IoT device security advanced by new law

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Security on Internet of Things (IoT) devices saw a significant advance in December with the enactment of a federal law requiring improved security on the devices.

The bipartisan legislation, sponsored by Reps. Robin Kelly, D-Ill., and Will Hurd, R-Texas, and Sens. Mark Warner, D-Va., and Cory Gardner, R-Colo., requires that any IoT device purchased with government money meet minimum security standards. President Trump signed it into law Dec. 4.

The new law requires IoT device manufacturers to follow security standards and guidelines for any IoT device a manufacturer seeks to sell to a federal government customer. Security experts hope the standards encourage manufacturers to improve security on all their devices for sale across markets, including for high-value targets in finance and healthcare, and consumers as well.

The Act affects devices with at least “one sensor or actuator for interacting directly with the physical world,” have at least one network (Internet) connection, and are not smartphones, tablets or laptops. Additionally, the Act covers devices that can function on their own.

The standards and guidelines manufacturers must follow are still being developed by the National Institute of Standards and Technology (NIST.) It has 90 days from Trump’s signature to establish the guidelines currently available in draft form for public comment.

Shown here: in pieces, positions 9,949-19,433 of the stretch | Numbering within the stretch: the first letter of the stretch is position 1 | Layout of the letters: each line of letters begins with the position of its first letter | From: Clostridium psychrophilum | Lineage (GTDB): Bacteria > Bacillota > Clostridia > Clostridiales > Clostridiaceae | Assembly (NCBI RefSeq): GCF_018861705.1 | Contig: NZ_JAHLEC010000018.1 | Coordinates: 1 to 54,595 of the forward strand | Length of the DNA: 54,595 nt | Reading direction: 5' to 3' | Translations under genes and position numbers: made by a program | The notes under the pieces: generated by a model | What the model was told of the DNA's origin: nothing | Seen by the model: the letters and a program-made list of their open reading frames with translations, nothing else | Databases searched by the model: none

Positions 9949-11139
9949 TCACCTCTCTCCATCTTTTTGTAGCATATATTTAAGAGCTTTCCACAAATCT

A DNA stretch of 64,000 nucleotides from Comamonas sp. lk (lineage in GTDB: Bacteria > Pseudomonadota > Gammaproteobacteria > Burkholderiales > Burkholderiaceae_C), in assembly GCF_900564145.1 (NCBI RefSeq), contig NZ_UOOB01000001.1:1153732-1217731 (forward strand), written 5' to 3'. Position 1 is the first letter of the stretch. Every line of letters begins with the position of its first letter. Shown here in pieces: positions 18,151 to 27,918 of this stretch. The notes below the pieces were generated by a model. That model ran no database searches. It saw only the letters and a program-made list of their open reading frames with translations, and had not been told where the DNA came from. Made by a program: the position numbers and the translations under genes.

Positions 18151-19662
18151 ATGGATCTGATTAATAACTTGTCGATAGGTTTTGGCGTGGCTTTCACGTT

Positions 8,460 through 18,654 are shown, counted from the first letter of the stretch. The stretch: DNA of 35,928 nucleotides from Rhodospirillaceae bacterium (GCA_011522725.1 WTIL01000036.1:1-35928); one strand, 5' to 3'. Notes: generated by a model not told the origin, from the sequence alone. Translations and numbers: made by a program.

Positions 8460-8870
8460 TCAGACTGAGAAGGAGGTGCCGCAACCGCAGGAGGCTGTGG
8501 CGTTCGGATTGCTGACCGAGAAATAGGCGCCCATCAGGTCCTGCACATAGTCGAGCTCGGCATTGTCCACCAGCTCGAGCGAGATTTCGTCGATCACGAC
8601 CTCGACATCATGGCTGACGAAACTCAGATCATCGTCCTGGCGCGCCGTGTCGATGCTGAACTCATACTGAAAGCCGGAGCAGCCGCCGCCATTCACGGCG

The Act directs NIST to develop a framework for secure development, identity management, patching, and configuration management. There are also requirements for reporting security incidents and vulnerabilities to federal agency and federal contractor customers.

There are also provisions for ongoing review of the cyberthreat landscape and updating the framework as needed.

Cybersecurity experts have long complained that IoT devices with little or no security were flooding the market as consumers enjoyed the ease of checking home security footage, thermostat settings, lighting, even the balance of foods in their refrigerators.

The same concerns apply for organizations using remote access to check security cameras, printers, and access control systems.

All such devices connect to the Internet with little or no security to allow remote monitoring. Cybercriminals have easily taken over the devices to spy on people in private homes or crack access to corporate networks and their business data.

You can read more about NIST’s approach to IoT devices here.

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